Feed the hungry. Support the military. Fund cancer research. Rescue a dog. Save the rainforest. End global warming. We have all been exposed to these causes at some point, along with others. Depending on what your experience has been so far in life, different issues will evoke different feelings for you, and it's sometimes hard to know how to help. With so many honorable topics out there, companies and small business are working harder than ever at making a difference. In the words of Tim Scott, founder of Mitscoots, "If we make a really good thing, people will want that thing, and we can go and do good stuff because of it."
As simple and lighthearted as this sentence is, it describes the heart of a true charitable company. The more great product they make, the more people they help; the more people they help, the bigger the reach and impact they have on the world. Here are some creative and charitable companies who actually give back, so you can feel good about buying their products! After all, you are helping our planet Earth become a better place to live, and we certainly need that.
Mitscoots: In simple words, this is a company that makes and sells super cool socks. Why socks, you ask? The founders had extensive experience in volunteering with the homeless community, and saw a great need for socks. A simple thing we all take for granted, socks rarely ever get donated to shelters. Those dingy socks with the holes you threw out? Someone would kill for those. They are a small luxury, but they make a big difference in someone's comfort and health. Tim and his wife decided to fill the void, and started what is now Mitscoots.
For every pair sold, Mitscoots donates a pair to the homeless. Sound familiar? They then take the initiative one step further by actually employing the very homeless who need those socks, to put the product together. They didn't want to simply be a band-aid on the issue. The company acts as a "step 1" in helping the displaced community transition from a difficult and hopeless situation, into employable members of society. Mitscoots gives them work experience, discipline, guidance, and emotional support as they work through their recovery. With its headquarters in Austin and the product manufactured in the U.S, they can ensure complete quality control and provide the consumer peace of mind that all the product is ethically made. The company works diligently at growing the brand, values its passionate employees, and is always looking for ways they can help the needy.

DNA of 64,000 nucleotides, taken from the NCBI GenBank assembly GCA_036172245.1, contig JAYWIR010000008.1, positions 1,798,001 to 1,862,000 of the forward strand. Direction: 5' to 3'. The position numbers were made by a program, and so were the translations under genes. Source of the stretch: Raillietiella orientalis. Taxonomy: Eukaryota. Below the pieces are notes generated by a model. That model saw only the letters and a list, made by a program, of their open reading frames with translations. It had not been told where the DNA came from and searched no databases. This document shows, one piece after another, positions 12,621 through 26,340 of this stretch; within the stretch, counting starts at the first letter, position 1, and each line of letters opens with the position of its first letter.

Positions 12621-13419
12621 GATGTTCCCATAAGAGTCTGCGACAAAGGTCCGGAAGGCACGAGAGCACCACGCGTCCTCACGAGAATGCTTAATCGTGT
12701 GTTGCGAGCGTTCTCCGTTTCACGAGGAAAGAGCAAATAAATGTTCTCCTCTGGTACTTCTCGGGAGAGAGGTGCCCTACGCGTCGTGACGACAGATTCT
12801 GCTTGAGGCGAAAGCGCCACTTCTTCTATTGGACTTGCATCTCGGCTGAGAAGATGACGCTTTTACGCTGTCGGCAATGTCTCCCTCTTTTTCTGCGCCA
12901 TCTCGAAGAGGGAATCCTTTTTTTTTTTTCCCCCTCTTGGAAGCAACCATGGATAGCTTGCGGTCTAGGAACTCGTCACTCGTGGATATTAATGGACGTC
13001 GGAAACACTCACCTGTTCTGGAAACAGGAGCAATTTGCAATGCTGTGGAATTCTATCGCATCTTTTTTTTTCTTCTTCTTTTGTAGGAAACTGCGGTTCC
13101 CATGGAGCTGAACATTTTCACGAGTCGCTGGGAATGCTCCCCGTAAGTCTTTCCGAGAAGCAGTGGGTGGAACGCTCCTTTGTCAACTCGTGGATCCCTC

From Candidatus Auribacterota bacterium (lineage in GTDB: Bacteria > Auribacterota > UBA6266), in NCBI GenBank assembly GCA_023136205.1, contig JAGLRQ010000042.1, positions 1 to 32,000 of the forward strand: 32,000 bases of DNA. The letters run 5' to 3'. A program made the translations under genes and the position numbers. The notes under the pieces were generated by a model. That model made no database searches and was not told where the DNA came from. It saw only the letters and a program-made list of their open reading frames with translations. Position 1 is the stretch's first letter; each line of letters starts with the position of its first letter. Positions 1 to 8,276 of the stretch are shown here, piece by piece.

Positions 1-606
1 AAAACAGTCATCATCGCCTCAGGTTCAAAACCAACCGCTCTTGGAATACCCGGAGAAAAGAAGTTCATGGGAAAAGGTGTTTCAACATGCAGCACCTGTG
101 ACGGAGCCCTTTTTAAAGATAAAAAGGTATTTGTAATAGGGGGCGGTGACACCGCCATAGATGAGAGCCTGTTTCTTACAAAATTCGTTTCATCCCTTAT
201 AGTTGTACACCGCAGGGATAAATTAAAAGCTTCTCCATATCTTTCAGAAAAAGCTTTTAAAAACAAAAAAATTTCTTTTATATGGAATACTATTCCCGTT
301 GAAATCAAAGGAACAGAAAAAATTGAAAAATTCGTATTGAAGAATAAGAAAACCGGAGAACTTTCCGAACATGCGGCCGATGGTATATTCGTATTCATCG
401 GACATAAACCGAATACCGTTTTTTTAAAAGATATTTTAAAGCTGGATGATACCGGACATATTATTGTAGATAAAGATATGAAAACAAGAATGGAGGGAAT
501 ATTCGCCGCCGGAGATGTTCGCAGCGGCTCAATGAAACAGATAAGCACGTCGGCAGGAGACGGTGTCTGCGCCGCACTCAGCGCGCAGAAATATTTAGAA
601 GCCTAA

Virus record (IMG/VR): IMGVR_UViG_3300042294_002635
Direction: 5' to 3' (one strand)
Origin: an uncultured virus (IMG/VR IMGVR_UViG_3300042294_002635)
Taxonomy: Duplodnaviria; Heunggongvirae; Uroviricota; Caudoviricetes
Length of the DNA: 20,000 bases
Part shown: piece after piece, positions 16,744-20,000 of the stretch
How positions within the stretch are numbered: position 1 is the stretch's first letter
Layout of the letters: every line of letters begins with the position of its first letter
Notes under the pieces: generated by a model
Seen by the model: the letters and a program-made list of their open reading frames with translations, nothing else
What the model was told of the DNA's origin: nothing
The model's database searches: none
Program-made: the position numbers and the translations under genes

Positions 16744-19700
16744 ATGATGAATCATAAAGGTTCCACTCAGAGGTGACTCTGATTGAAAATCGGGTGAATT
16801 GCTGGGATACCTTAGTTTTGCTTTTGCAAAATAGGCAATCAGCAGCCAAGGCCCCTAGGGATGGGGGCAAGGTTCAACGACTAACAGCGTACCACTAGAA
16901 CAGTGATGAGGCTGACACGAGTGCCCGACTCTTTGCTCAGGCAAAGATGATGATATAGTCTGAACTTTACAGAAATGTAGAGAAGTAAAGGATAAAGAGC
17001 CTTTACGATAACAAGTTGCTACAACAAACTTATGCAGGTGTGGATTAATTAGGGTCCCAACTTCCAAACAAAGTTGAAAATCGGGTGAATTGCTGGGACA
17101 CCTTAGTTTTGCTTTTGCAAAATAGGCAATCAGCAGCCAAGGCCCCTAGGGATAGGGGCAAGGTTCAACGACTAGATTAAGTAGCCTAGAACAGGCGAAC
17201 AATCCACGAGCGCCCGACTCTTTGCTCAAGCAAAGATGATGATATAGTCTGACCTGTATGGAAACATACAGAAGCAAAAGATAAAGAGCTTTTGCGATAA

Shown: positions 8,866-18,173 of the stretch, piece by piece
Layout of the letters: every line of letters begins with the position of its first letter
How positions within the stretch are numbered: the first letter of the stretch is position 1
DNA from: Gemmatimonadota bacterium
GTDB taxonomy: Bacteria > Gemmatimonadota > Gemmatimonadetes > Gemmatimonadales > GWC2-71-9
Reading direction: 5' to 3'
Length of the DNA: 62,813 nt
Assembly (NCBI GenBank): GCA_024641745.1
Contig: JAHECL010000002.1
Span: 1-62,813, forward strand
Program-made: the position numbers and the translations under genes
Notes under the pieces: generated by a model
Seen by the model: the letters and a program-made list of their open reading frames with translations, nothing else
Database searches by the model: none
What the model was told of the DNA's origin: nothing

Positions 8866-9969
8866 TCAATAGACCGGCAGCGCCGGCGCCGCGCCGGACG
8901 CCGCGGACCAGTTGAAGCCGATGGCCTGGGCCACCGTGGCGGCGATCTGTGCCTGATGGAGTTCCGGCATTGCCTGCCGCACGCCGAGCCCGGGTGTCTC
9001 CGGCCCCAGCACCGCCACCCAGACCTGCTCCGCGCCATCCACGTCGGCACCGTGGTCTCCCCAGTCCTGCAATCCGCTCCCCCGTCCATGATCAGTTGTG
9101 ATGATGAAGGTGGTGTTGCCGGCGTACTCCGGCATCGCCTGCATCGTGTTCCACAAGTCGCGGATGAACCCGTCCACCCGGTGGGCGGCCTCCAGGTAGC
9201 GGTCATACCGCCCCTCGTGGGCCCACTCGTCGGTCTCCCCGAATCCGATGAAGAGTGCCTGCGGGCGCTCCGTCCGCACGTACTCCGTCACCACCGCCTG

Sand Cloud: Sand Cloud Apparel is an impossibly fresh and sunny brand that makes you want to become a surfer, or at the very least live near some salt water. When you purchase a Sand Cloud beach towel or any other product, you help to preserve and protect beaches, oceans, and marine life. 10% of Sand Cloud net profits are donated to organizations such as the Surfrider Foundation and Oceana. Both of these organizations work tirelessly to make the world a better place for all of us. And who doesn't like clean beaches?
The Company Store: This is another charitable company that donates comfy comforters to children who are in transition from shelters into more permanent housing. For each comforter purchased by a consumer, The Company Store donates one to a child in need. The number of homeless children in the U.S. has skyrocketed in the last few years, amounting to one child in every 30 according to a report back in 2014. If helping these young Americans stay warm and comfortable speaks to you, this may be a company you want to support! All product is American made as well.
We all want to give and support causes that tug at our heartstrings. Sometimes we can't because we have our own needs and expenses. What is so great about charitable companies, is that by purchasing a product you need and would buy anyway, you are helping support a cause you believe in, at no additional cost to you. Let these examples inspire you to search for philanthropic options next time you need to make a purchase! Whether it be something big like a comforter, or something small, like socks, you can make a difference in someone's life.
This post was published on the Huffington Post.